a word for the old fourths .... 93 

gran'ther's gun 96 

to a little trout 98 

the beautiful ballad of lady lee. . . . 100 

in a tideway io7 

if you would address i08 

DUM VIVIMUS VIGILEMUS HO 

vi 



OCCASIONAL 

AND SEMI-OCCASIONAL 

VERSES 



^5^ ^^ ^5^ ^^ 

With Lead and Line 

DICTUM SAPIENTI 

^HAT 't is well to be off with the 
old love 
Before one is on with the new 
Has somehow passed into a pro- 
verb, — 
But I never have found it true. 

No love can be quite like the old love, 
Whate'er may be said for the new — 

And if you dismiss me, my darling, 
You may come to this thinking, too. 

Were the proverb not wiser if mended, 

And the fickle and wavering told 
To be sure they 're on with the new love 

Before they are off with the old ? 





^ WITH LEAD AND LINE ^ 



AN IDYL OF TWO MAYS 

ME air was sweet with blooms of May, 
Her head upon my bosom lay. 
A year before we two had stood 
Where now we sat, within the wood. 

As now fell blossoms at our feet, 

With woodsy smells the air was sweet ; 

All Nature's heart was glad astir, 

And mine was full of love for her 

Who stood beside me on this spot ; 

Perhaps she knew — I spoke it not. 
The robin sung with rippling throat, 

A bluebird trilled a love-born note ;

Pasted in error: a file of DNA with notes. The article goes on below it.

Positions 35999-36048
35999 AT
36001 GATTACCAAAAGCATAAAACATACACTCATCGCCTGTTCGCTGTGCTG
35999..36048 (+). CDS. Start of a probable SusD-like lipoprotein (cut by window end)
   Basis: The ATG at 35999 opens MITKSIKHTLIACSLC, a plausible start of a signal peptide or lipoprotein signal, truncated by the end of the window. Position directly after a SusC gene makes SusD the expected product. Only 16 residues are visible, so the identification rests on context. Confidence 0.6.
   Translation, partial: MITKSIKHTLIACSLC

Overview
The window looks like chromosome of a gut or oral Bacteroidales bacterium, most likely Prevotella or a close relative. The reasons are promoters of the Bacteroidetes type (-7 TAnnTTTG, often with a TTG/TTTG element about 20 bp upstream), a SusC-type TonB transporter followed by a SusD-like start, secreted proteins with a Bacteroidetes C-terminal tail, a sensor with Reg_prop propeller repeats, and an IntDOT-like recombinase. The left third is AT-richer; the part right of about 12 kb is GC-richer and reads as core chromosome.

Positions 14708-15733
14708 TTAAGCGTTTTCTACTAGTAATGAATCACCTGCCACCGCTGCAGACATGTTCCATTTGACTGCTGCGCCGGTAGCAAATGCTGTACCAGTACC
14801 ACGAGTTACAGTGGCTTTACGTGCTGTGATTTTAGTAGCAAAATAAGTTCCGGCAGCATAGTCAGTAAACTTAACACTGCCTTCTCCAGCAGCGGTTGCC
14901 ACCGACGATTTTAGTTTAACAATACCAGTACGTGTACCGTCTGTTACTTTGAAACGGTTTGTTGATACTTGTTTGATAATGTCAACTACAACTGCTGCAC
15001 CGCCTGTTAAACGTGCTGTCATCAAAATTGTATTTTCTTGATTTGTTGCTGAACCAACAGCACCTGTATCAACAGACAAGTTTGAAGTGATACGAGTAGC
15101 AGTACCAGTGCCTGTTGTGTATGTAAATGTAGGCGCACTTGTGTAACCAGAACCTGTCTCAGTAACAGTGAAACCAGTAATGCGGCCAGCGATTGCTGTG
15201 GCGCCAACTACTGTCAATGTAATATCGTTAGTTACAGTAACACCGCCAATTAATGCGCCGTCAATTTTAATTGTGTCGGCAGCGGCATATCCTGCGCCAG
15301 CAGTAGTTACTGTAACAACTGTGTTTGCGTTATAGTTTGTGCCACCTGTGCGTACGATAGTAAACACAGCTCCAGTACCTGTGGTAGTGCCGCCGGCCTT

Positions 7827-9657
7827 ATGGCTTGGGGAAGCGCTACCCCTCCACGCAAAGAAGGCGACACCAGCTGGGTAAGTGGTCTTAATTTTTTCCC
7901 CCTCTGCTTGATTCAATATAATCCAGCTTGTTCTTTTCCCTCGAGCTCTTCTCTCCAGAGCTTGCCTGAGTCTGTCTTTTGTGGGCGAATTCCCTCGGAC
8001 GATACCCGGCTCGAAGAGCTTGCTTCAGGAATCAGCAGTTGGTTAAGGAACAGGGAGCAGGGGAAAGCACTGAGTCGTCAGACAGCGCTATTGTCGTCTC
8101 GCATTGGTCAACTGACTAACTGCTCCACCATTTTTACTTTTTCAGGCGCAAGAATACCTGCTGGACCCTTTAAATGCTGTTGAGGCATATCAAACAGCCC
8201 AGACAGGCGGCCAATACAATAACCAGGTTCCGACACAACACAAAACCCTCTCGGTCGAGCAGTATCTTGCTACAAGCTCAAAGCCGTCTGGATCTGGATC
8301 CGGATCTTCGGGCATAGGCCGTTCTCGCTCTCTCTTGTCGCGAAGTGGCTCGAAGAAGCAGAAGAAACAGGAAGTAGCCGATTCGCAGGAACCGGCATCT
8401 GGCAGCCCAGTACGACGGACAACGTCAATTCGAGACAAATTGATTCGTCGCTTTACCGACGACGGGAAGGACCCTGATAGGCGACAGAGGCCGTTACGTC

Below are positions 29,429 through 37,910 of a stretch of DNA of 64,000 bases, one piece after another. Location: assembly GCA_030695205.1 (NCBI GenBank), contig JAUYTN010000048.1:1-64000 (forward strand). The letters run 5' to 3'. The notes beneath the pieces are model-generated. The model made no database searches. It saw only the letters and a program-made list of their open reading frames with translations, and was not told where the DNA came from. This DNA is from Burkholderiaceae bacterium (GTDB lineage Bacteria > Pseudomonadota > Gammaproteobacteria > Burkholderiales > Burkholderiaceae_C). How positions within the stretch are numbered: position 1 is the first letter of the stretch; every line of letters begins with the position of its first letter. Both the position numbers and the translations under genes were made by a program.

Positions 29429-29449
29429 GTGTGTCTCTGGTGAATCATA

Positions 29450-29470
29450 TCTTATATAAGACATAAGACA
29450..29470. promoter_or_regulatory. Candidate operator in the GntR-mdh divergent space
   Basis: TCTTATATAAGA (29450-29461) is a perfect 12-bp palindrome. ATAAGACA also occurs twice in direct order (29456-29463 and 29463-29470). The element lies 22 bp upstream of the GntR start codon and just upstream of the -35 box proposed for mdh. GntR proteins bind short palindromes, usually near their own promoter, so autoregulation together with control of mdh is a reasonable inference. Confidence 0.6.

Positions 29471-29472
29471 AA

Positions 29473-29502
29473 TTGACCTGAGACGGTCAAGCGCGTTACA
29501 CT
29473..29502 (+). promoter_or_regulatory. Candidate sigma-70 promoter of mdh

A mocking-bird with saucy beak 

Besought its mate — I could not speak ; 

Each flower that would a tendril twine 

Laid bare its heart — I showed not mine, 

But picked a bud that near us grew, 

Its lips yet fragrant with the dew, 

To lay it that it might caress 

The little hand I dared not press. 

Instead I held it in mine own, 

And said, " Too soon this bud has blown." 

2 



^ ANIDYLOFTWOMAYS §^ 

Strange that a year should do so much. 
Not now her hand I feared to touch. 
The birds that so outbraved me then 
Sang their old love-notes o'er again. 
The flowers that once my speech outvied 
Had long since wedded, withered, died. 
But I — see what a year can do ! — 
Had found new voice and courage, too — 
And yet no timorous hand I pressed — 
I took the whole girl to my breast. 
And said, " I love you, dearest dear, 
I Ve loved you for the longest year.*' 
And that she might believe it more, 
I said the same thing o'er and o'er 
Until each tree and echoing rock 
With faint " I love you's " seemed to mock. 
That she might more the truth perceive 
I kissed her lips, I do believe. 
I kissed her eyes, their eyelids through —